In assessing the strength of the patients' immune systems, scientists measured the numbers of T-cells and certain T-cell subsets (CD3, CD4 and CD8) in both groups. They also evaluated the ability of the T-cells to grow and multiply.
After controlling for all other variables, researchers found no significant change in the numbers of T-cell or NK cells present. They discovered, however, that women in the intervention group showed a stable or improved T-cell proliferative capacity.
On the other hand, women in the assessment-only group had decreased T-cell proliferative capacity across all measures.
William Carson, an associate professor of medicine and molecular virology, immunology and medical genetics at Ohio State and co-author of the study, says while it is not clear what is prompting the improved immune response among the patients in the intervention arm, the findings are intriguing and merit additional study.
"These findings are important because there has only been one other study linking stress reduction and changes in immunity. It found no changes in the immune system at the end of the intervention, but it did find changes six months later. Given the strength of our results and the fact that are consistent with other improvements, we simply have to do more to fully understand what is going on."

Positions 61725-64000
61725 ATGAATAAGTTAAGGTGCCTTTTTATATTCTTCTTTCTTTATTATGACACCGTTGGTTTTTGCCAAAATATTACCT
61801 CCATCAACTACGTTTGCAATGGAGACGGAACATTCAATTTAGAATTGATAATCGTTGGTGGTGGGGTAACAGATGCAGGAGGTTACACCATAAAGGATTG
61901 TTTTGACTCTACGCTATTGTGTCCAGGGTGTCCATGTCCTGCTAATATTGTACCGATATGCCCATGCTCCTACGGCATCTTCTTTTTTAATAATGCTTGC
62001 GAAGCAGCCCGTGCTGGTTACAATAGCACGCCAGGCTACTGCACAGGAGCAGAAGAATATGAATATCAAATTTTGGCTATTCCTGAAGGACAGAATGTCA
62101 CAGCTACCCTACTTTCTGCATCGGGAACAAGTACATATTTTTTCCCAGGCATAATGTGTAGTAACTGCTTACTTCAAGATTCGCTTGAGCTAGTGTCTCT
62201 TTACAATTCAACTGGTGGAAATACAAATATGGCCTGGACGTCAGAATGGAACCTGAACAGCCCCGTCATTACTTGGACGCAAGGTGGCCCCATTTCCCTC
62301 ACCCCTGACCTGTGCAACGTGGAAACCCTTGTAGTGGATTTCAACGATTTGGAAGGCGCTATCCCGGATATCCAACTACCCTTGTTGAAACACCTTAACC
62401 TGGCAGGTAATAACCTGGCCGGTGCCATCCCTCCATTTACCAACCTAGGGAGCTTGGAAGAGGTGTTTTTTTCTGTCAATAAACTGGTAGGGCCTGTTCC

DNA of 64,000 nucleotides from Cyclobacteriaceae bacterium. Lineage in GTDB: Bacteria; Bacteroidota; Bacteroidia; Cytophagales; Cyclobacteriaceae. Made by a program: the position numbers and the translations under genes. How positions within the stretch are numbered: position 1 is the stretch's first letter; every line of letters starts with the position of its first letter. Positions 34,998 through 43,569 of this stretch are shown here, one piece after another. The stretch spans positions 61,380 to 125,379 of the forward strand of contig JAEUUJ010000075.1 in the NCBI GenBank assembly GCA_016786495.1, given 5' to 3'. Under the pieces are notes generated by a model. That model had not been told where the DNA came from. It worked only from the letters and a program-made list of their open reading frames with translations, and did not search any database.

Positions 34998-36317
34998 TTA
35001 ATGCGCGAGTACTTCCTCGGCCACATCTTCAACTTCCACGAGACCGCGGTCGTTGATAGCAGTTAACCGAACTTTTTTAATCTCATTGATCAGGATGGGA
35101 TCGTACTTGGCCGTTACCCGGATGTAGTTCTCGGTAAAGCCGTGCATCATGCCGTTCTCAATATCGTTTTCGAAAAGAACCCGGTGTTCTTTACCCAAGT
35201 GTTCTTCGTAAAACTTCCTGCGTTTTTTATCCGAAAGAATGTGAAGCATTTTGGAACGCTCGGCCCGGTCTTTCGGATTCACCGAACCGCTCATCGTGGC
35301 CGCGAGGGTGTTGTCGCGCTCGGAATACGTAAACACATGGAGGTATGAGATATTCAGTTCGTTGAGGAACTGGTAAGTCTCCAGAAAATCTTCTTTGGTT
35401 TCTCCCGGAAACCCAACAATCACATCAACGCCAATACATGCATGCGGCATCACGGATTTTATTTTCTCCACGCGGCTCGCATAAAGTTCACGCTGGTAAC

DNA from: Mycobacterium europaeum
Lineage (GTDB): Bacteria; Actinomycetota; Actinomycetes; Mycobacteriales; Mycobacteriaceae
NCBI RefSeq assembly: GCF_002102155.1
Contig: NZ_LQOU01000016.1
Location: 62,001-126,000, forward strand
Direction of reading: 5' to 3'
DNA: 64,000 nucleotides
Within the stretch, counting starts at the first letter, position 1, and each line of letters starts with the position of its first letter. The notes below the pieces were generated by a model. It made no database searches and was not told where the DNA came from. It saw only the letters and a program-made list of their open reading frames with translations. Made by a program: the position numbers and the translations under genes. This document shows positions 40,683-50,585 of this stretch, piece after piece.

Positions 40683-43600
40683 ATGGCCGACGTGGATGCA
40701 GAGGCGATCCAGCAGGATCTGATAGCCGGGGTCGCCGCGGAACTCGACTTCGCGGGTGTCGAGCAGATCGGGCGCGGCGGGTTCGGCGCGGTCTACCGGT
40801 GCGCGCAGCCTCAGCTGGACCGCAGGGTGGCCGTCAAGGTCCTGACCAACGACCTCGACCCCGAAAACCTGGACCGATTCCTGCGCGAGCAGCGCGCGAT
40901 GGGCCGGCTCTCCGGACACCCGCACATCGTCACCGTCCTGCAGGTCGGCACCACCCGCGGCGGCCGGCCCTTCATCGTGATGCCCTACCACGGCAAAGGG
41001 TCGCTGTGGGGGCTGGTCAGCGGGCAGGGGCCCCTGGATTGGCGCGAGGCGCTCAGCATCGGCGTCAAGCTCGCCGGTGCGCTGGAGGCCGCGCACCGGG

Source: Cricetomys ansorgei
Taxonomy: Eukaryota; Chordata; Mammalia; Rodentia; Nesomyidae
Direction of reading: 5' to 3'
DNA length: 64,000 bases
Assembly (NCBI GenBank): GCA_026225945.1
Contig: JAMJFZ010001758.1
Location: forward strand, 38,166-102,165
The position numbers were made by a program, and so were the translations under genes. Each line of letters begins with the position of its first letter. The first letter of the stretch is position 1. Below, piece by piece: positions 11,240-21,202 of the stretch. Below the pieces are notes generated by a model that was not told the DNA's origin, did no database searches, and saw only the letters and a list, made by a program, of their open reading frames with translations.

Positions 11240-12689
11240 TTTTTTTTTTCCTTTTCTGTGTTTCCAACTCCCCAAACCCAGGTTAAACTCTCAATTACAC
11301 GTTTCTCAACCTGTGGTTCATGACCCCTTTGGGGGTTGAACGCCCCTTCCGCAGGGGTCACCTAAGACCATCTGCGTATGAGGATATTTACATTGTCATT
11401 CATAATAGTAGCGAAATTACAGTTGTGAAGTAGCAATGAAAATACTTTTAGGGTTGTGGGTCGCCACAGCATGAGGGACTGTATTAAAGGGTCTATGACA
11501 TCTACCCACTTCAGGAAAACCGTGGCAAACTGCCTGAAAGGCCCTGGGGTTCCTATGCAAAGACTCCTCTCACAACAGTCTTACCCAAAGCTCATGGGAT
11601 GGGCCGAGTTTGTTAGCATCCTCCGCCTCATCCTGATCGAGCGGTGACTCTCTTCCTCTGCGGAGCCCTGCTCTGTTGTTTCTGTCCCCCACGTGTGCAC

Carson, who is also associate director for clinical research and co-leader of the Immunology Program at the OSUCCC and a surgeon at the Arthur J. James Cancer Hospital and Richard J. Solove Research Institute, notes that some types of cancers appear to stimulate the immune system more than others – a phenomenon known as "immunogenicity." He adds that breast cancer is only moderately immunogenic, suggesting an immune response to the psychological intervention might be even more pronounced when tested in other malignancies, like renal cell carcinoma or basal cell carcinoma.
"Our findings spark more questions than answers, at this point," he says.
Andersen's research team is already compiling patient data from one and two years into the study and says early indications suggest these early findings will remain consistent over time.
"Ours is the first study to use an experimental design to discover what, if any, relationship exists between psychological intervention and risk of recurrence. Statistically, we just don't have enough data yet to determine that, but so far, we know that the intervention is beneficial and the findings are robust, and that gives us greater confidence we have a strong test regarding impact on recurrence," says Andersen.
The study is funded by grants from the General Clinical Research Center at Ohio State, the National Cancer Institute, the National Institute of Mental Health, U.S. Army Medical Research Acquisition Activity Grant, the Longaberger Company-American Cancer Society Grant for Breast Cancer Research and the American Cancer Society.